Q: I find that having exactly the same hardware on the users’ desks keeps maintenance costs down. So, my question is: If over the course of several months I buy several of a certain model of NVIDIA card, can I be assured all are, in fact, the same?
A: The short answer is yes. Let’s take the Quadro K5000 as the example. Quadro offers an availability and stability advantage over gaming cards. The same Quadro board you purchased two years ago will still be available today. Since workstation hardware is designed to be long-life products, Quadro maintains extended availability. Standard availability is three years or greater. Additionally since we maintain the same specifications, a Quadro K5000 purchased one year ago is identical to the one you purchase today, regardless of geographic location. In contrast, gaming boards tend to exist in the market with many variations of components, cooling solutions, size, and so on.
Q: From a specification point of view, the perception is that more gigabytes of RAM on the graphics board equates to a better board. Is the reality that the RAM simply supports the GPU’s bandwidth?
A: Not necessarily. While both bandwidth and amount of RAM are important aspects of a graphics card, the amount of RAM is the most important factor in determining how large a CAD model you’ll be able to fit into memory on the graphics card. Loading the entire model into graphics memory helps maximize performance by eliminating the need to swap data between system memory and graphics memory.
Quadro cards are designed with memory configurations ranging from 1GB all the way up to 12GB on the high-end Quadro K6000. The memory for each type of Quadro card is optimally configured based on the types of workflows commonly used by the majority of professional users.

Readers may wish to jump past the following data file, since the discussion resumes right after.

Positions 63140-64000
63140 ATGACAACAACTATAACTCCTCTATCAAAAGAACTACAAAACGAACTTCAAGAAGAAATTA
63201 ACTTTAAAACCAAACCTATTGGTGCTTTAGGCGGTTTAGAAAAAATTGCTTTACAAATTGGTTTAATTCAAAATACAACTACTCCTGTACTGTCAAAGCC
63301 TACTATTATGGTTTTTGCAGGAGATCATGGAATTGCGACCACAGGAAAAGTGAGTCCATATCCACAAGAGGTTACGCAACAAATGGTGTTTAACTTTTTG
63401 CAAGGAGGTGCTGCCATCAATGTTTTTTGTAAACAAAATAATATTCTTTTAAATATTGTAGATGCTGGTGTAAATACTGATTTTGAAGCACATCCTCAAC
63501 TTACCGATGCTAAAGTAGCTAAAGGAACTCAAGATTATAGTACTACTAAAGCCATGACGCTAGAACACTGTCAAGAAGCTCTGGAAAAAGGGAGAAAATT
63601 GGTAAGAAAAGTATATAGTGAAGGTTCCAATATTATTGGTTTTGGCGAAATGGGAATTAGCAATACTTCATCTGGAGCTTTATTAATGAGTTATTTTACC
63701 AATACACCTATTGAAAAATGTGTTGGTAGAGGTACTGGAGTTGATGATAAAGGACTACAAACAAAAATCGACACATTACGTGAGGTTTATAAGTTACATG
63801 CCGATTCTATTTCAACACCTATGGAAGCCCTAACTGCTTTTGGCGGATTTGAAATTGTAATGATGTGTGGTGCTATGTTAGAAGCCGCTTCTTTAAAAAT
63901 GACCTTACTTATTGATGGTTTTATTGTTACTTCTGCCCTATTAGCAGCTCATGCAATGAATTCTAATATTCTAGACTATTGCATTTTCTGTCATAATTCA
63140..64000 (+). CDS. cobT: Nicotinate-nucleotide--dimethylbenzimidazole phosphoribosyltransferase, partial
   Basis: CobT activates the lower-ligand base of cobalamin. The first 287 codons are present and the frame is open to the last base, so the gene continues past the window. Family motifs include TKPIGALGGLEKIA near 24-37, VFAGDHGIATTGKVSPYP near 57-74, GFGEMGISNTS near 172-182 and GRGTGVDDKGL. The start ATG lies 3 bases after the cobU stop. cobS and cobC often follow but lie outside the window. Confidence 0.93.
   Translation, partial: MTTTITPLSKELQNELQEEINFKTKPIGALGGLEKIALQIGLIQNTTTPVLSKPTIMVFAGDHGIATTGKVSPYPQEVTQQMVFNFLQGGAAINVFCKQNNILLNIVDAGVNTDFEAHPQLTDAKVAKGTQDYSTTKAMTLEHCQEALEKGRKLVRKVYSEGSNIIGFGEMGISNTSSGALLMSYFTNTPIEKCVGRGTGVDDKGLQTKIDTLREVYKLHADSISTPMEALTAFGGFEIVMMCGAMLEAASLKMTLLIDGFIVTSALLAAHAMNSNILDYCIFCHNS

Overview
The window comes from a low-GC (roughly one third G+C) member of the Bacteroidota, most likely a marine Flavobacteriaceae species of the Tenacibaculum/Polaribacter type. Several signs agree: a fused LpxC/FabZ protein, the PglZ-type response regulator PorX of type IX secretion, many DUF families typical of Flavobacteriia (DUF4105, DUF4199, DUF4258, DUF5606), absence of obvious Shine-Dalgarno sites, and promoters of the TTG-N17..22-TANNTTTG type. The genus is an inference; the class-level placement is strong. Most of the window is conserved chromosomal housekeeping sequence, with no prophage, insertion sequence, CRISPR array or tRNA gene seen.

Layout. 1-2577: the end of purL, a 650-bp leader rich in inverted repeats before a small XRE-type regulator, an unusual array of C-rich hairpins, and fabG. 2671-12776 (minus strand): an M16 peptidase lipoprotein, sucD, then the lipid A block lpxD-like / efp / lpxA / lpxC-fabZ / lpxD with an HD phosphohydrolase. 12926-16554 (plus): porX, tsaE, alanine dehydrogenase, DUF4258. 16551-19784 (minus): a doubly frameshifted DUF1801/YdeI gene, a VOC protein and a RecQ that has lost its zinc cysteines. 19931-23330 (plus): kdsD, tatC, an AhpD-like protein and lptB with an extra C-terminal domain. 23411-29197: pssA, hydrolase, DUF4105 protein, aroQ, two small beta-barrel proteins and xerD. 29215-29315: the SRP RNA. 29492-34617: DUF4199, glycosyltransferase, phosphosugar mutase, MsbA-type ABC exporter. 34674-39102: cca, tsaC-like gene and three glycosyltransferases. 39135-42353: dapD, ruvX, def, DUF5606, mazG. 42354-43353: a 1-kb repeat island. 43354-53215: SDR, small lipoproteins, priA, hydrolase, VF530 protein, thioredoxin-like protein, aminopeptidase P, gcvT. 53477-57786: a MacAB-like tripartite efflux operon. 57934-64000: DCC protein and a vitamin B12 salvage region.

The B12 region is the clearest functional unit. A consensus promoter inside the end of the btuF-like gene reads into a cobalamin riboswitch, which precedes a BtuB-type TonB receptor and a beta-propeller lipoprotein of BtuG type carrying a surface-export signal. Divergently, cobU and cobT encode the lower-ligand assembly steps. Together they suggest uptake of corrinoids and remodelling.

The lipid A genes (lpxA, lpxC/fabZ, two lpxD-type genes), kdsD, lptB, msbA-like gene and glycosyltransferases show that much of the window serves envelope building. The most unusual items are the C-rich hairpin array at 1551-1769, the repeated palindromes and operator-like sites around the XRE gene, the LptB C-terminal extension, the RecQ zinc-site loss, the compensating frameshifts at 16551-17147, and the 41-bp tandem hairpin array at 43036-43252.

Q: Is the processor and memory selection of the workstation a significant consideration for a given graphics card?
A: While there isn’t a specific relationship between a graphics card and a workstation’s CPU or memory, it’s best to think of a workstation as a complete solution. As such, the operating effectiveness of a workstation is only be as strong as its weakest component. It makes little sense to put a high-end CPU into a system and then bottleneck its performance with too small a GPU. Similarly, if the graphics system is constantly waiting on a weak host CPU to handle application processing tasks, it won’t be able to deliver its full performance. In addition to RAM, be sure to consider the types of monitors (and how many of them) you need to connect to the graphics card, the board’s power consumption, and the slots available in your workstations. Some boards need extra power or two slots.
Q: We all know that software changes. How does this impact my graphics card selection? Is there a formula, such as “buy one higher model than you need today” that staves off obsolescence?
A: There is, unfortunately, no simple formula, because everyone’s needs and workflows are different. This makes specific statements difficult, but we can make some general recommendations.
One common trend is that workloads tend to get more complex over time. Either you’re working with larger models than you previously did, or you’re being asked to submit more design iterations on a project. Both mean that being able to increase your productivity is vitally important.
I recommend that CAD managers take a look at how workloads have increased in complexity over the one to two years, and then use this as a guideline as to the type of workload increases they can expect to see in the near future.
If you’re a CAD or IT manager responsible for specifying workstations and their components, I hope this discussion has opened your eyes to some of the reasons why a bargain graphics card isn’t always a bargain. When you take all the variables into account over the three-year (or maybe more) lifespan of your CAD workstations, it becomes apparent that a robust and well supported professional graphics card can be seen as an investment in uptime and productivity.